2011 Fire Escape Prose Contest: Third Prize

by Julia, China/MD, Age 14

Dear Judge,

My name is Jacob Smith*. I am American.

My parents are Joe and Anne Smith. They are also American.

In fact, my whole family is American. We were one of the first to settle in America, the first shipment aboard the Mayflower.

I always regarded that with pride. We were the first immigrants. And that made me, Jacob Smith, the descendant from a proud lineage of true Americans. I was the most American of Americans.

Well, we don't really live on the East Coast anymore. My family moved to California years ago, during the big Gold Rush. And stayed in a little town, until it became a ghost town...you know what? I might as well skip the story. We have a long history. Just know that we moved a couple months ago, and we were stuck on the outskirts of San Diego.

So there I was. The lone white kid, in an all Hispanic community. And I hated it there. I loathed it there. I abhorred it there.

It was always the same. At school, I was the only one. I was the only one with a last name like Smith. I was the only one with blonde, curling hair, and blue eyes, and perfect English. I was alone.

I thought I got picked on, of course. They all spoke their Spanish-y words with those Spanish-y accents. Like, ¿Cómo te llamas?* I got that a lot the first day there. I was sure that meant something bad. Maybe like, "Are you a llama?"

And after a while, the girls all started saying "Tu eres muy guapo."** I always smiled and nodded. I had no idea what they were saying. But I always figured they probably were making fun of me. "You are a fat kid." I can just imagine it. It doesn't seem out of their range...those freaky Spanish kids. I had thought they were probably all illegal immigrants anyway. They didn't come here like my family had, the first of the Americans.

I admit. I was scared of them. I was scared of seeing so many tanned, black-haired faces. I was scared of all the Linda Gonzalez's, and the Jorge Lopez's. I didn't see anyone like me. And I hated that.

Well, looking back...I misunderstood everything back then. And I had responded badly. "Shut up! I don't want to hear another stupid word out of your stupid mouths! All of you! Shut up!" I had shouted, after the bell rang so I wouldn't get in trouble with the teachers. "You're all so stupid! You're all stupid!"

Okay. Here I confess: I bullied them horribly. Every day. Every second. Nobody asked whether I was a "llama" again in Spanish. None of the girls giggled and pointed at me and told me I was a "fat kid" in their little Spanish-y voices. I had taken that as a good sign.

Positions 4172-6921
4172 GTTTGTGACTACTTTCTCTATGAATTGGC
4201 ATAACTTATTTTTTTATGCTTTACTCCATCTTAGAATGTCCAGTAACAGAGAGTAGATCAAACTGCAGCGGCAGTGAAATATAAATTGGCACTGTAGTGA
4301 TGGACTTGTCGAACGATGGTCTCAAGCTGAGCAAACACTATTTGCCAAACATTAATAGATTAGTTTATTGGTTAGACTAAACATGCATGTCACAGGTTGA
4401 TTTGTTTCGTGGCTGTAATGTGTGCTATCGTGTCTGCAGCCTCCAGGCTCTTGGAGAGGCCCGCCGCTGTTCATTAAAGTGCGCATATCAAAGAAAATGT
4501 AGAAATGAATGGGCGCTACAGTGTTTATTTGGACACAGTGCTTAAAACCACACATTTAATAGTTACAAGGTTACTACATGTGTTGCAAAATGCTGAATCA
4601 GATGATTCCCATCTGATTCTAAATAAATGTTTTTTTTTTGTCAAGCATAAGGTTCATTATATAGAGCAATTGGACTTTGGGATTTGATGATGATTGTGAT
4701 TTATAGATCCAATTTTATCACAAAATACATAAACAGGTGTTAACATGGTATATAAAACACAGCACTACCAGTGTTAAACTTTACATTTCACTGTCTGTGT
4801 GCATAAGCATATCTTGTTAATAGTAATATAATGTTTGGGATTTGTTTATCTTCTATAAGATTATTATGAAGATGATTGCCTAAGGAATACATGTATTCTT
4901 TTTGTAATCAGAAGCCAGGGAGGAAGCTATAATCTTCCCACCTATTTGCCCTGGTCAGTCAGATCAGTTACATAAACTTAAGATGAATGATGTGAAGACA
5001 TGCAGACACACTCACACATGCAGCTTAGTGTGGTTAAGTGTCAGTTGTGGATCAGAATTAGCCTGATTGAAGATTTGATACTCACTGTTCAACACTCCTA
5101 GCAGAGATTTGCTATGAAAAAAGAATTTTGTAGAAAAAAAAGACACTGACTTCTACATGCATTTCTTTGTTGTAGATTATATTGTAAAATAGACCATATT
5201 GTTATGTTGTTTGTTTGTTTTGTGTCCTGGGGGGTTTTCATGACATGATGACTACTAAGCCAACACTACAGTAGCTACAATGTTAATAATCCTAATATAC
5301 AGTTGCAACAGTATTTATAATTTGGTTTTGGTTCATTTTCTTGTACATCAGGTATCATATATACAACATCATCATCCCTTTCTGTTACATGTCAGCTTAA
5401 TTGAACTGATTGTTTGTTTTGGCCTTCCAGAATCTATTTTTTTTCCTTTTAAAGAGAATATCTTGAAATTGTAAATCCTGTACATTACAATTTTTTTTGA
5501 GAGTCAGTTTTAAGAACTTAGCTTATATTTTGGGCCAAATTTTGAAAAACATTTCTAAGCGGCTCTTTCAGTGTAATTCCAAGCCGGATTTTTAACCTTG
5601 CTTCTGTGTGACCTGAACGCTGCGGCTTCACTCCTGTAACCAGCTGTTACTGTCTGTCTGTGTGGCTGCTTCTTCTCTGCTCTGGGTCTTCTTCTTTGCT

And then, one day, I was expelled. That was it. End of the story. All the kids' parents ganged up on me one day. They told the administration of my bullying. How I had punched others. How I threatened people. And now...I'm in juvie, writing this letter...to you, Mr. Judge.

And just to let you know, I met a really nice Hispanic kid here—his name was Juan Criado*. Criado meant servant. I thought that was sort of demeaning, but he was cool with it. And then, he told me why he had come to juvie. There was a white guy at his school, a lonely white kid. His name was Chris. And Chris had bullied them too. Chris was like me.

So Juan stood up one day. He and his friends fought Chris. Chris was killed. And Juan was charged with first degree murder for standing up. I asked whether he really did it, and he cried. A tough guy like him...he cried. He said he couldn't remember if it was him, or his friends, or whether the whole thing was a bad dream that he was going to wake up from. But Chris was dead. Everything was a whole mistake.

I wish I hadn't bullied them. I wish I had stopped to understand. I wish I could go back and redo everything. Because Juan opened up new doors. He told me about his parents, who were nice people. They weren't aggressive. He loved his parents. Before juvie, when he came home, he would speak another language to his parents, because they didn't understand English. And they would eat yummy Spanish food, and play a little soccer, and his dad would come in with a flamenco guitar and play a couple tunes and his mom would dance and they would all clap together.

My family was American. But we never were a family like Juan's. They come home, and they eat Hispanic food. They drink water from the municipal aquifer. But they have two cultures—two worlds that made them unique.

I come home, I eat the same food, fresh from the Spanish vendors. I drink the same water, tapped from the same aquifer. But what did I have?

Only one heritage.



P.S. I know that this won't change anything. I know that I am sentenced, and that I cannot get out of juvie without appeal. But I just wanted to let you know my story. If you could, could you tell everyone about this? I wouldn't want any more people like me going around making life harder for immigrants. And to anyone with prejudices—please know that it's both hard and great to live a life with two cultures. Just ask Juan.

*All names are made up. Any real people in juvie with these names are coincidences.

**"¿Cómo te llamas?" means "What is your name?"

***"Tu eres muy guapo" means "You're really handsome."

Julia on Life Between Cultures
The hardest thing about balancing two cultures is trying to discover and maintain that perfect amalgam between the two. Both countries can claim me, but I cannot fully claim either country; I can only struggle to search for my own little niche that incorporates my heritage and my birthplace. Coming from an immigrant family isn't terrible, however—straddling two lands also means that I get to experience both cultures!

Photo Credit: Look Into My Eyes via Creative Commons